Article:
Early Childhood Education

Early Childhood Education

You can build on the learning your child is gaining at home by enrolling them in early learning services. When choosing an early childhood education service, think about what's important for you and what will work best for you and your child.

Key points to remember about early childhood education

  • in New Zealand, there are a variety of early childhood education services catering for the different needs of families/whānau
  • each service works differently depending on the type of service you choose 
  • children learn lots of new skills by participating in early childhood education, building on the skills they learn at home and from their families/whānau

What are the benefits of early childhood education?

Research shows that children who are involved in quality early childhood education (ECE) benefit in many ways, and that these benefits also extend to their family/whānau and the wider community.

Taking part in ECE builds a strong foundation for your child's ongoing education, learning and development. Children learn lots of new skills by participating in ECE, building on the skills they learn at home and from their families/whānau.

Te Whāriki is the curriculum framework for the ECE sector. It covers the education and care of children from birth to school age. New Zealand ECE services use Te Whāriki to guide children's learning opportunities.

You can read more about the benefits of early childhood education on the Ministry of Education website - see 'External links and downloads' at the bottom of this page.

How can I choose an early childhood education service for my child?

For more information on early childhood education services, see the external links and downloads section below.

In New Zealand, there is a variety of early childhood education (ECE) services for families/whānau to choose from. Each service works differently depending on the type of service you choose.

When choosing a service, think about the location and what services are available in your local area.  It's also important to think about operating hours, cost, parent involvement and the style of care or education that works best for you and your child. To find an ECE service in your area you could:

  • do a web search for ECE services
  • visit services in your area
  • talk to other parents, family/whānau and neighbours
  • talk to your doctor, health professional or Plunket nurse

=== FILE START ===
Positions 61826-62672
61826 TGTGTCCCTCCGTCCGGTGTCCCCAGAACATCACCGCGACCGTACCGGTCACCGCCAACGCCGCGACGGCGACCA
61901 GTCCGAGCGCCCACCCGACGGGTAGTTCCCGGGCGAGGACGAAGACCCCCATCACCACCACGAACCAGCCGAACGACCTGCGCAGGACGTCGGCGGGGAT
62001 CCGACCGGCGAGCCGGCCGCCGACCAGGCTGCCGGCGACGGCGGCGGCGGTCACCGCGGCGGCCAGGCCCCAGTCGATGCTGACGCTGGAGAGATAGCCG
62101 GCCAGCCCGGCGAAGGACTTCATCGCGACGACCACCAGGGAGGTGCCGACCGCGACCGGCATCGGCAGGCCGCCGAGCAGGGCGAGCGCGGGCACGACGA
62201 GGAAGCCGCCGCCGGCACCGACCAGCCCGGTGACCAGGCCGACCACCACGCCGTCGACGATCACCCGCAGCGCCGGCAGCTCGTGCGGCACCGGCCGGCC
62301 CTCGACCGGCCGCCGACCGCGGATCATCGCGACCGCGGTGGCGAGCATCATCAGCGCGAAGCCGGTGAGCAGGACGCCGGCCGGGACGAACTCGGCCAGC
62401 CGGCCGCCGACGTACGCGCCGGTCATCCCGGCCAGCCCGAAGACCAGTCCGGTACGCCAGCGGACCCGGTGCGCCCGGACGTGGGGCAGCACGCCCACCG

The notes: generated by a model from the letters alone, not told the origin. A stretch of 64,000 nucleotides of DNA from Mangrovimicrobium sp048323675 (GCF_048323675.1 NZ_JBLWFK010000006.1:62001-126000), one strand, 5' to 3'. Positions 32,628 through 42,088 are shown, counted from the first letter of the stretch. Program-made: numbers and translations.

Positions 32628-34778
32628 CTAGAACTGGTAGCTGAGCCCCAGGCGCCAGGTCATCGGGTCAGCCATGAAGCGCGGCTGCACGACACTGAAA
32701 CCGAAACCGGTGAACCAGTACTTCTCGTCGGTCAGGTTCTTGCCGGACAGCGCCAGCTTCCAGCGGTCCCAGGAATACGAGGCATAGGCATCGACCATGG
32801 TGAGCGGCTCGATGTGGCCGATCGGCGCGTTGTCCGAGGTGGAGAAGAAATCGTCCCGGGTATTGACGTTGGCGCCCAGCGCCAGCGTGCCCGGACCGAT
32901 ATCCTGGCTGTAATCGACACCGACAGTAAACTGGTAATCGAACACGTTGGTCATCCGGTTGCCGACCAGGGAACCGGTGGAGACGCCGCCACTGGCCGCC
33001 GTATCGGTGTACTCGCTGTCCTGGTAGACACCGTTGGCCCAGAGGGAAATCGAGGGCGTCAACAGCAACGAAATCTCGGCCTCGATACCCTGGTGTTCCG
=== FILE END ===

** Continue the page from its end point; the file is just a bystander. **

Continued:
• contact your local Ministry of Education office

Early learning services available in New Zealand include:

  • Kōhanga Reo
  • kindergartens
  • education and care centres
  • in-home care
  • Montessori
  • Rudolf Steiner
  • Playcentre
  • playgroups
  • Ngā Puna Kōhungahunga (Māori-focused playgroups)
  • Pacific Island-focused playgroups
  • Early Childhood Service of The Correspondence School

Once you have decided which ECE service you are interested in, arrange a visit so you can ask all the questions you need and get a feel for the service. If you like the service, you may want to arrange more than one visit with your child.

Can I get the Childcare Subsidy?

The Childcare Subsidy can help families whose income is below a certain level. It contributes to childcare costs. 

For more information, phone Work and Income on 0800 559 009.

20 Hours ECE

The government subsidises all children who attend ECE.  

The 20 hours free scheme is a higher funding subsidy. 3, 4 and 5-year old children can go to an early childhood education (ECE) service or Kōhanga Reo that offers the scheme for up to 6 hours a day, 20 hours a week with no fees.

Your child's early learning service or Kōhanga Reo may have a minimum number of hours or days of enrolment as part of their policy.

How can I be more involved in my young child's learning?

You play an important part in supporting your young child's learning.

To help you do this there is information about how your child learns and tips on how you can support their learning through interactive, fun, easy, everyday activities that you can do at home, and while out and about - from birth until they start school. 

Playing with your baby, toddler or young child is one of the best things you can do to support their learning.

You can read more about how you can support learning at home on the Ministry of Education's website - see 'External links and downloads' below.

    This page last reviewed 05 August 2020.
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